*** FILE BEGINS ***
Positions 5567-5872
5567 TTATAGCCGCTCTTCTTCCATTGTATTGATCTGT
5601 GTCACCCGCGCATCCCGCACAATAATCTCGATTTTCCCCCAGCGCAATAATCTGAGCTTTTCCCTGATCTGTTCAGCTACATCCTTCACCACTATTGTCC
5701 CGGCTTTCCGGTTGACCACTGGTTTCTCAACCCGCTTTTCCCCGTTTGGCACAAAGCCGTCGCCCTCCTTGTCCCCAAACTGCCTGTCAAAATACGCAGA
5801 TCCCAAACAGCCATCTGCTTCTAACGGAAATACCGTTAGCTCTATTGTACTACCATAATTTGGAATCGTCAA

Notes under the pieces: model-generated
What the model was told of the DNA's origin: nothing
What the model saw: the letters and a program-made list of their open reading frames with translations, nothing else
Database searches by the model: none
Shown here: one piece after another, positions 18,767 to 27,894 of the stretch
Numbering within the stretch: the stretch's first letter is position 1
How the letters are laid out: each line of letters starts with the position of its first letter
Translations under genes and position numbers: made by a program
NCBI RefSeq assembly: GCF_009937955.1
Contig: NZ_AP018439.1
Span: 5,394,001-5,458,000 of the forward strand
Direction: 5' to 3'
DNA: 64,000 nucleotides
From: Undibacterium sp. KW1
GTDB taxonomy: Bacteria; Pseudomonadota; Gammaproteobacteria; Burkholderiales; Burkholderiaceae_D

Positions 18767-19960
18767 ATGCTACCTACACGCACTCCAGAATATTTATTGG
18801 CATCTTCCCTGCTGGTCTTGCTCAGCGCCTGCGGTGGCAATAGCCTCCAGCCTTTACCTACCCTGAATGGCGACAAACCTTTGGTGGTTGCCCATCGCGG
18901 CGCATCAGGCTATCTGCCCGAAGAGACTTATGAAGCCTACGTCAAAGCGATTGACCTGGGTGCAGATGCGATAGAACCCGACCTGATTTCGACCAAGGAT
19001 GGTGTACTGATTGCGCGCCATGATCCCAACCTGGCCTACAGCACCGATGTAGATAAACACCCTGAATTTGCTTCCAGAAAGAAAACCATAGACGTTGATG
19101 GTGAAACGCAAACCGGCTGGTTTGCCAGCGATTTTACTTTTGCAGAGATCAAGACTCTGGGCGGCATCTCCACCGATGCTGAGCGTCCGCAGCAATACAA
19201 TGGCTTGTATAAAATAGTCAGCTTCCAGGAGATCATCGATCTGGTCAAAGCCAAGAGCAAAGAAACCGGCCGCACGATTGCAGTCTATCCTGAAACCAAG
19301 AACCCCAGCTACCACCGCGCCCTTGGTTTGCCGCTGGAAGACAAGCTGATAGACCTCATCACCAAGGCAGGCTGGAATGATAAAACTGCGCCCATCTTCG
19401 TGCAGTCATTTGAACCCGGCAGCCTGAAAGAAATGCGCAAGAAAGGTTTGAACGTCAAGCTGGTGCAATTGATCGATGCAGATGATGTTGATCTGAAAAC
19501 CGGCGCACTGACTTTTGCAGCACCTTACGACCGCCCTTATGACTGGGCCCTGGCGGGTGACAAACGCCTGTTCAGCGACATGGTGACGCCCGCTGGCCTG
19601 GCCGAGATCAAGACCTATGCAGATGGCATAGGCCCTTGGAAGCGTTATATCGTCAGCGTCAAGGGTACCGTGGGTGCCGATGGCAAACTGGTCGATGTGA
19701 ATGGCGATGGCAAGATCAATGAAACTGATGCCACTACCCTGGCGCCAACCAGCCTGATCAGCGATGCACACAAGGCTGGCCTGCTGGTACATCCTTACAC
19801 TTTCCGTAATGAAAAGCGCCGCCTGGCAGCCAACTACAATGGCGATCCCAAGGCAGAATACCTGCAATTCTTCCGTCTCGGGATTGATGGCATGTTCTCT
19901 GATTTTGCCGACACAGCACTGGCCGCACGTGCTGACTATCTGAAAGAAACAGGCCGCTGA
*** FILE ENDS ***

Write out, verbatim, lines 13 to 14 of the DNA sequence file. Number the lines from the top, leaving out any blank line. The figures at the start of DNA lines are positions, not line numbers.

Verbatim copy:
Translations under genes and position numbers: made by a program
NCBI RefSeq assembly: GCF_009937955.1